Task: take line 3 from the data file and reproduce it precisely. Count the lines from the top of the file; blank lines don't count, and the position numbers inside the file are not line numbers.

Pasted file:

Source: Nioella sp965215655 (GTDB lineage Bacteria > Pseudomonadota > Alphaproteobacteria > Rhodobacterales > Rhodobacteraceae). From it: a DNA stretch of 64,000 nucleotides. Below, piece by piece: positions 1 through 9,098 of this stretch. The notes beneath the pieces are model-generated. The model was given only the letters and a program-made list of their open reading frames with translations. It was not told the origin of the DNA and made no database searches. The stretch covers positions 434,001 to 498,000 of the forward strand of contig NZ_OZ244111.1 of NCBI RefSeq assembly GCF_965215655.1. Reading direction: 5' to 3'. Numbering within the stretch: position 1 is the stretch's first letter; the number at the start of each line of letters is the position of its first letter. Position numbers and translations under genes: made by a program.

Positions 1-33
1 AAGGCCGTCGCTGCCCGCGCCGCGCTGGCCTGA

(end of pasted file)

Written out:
1 AAGGCCGTCGCTGCCCGCGCCGCGCTGGCCTGA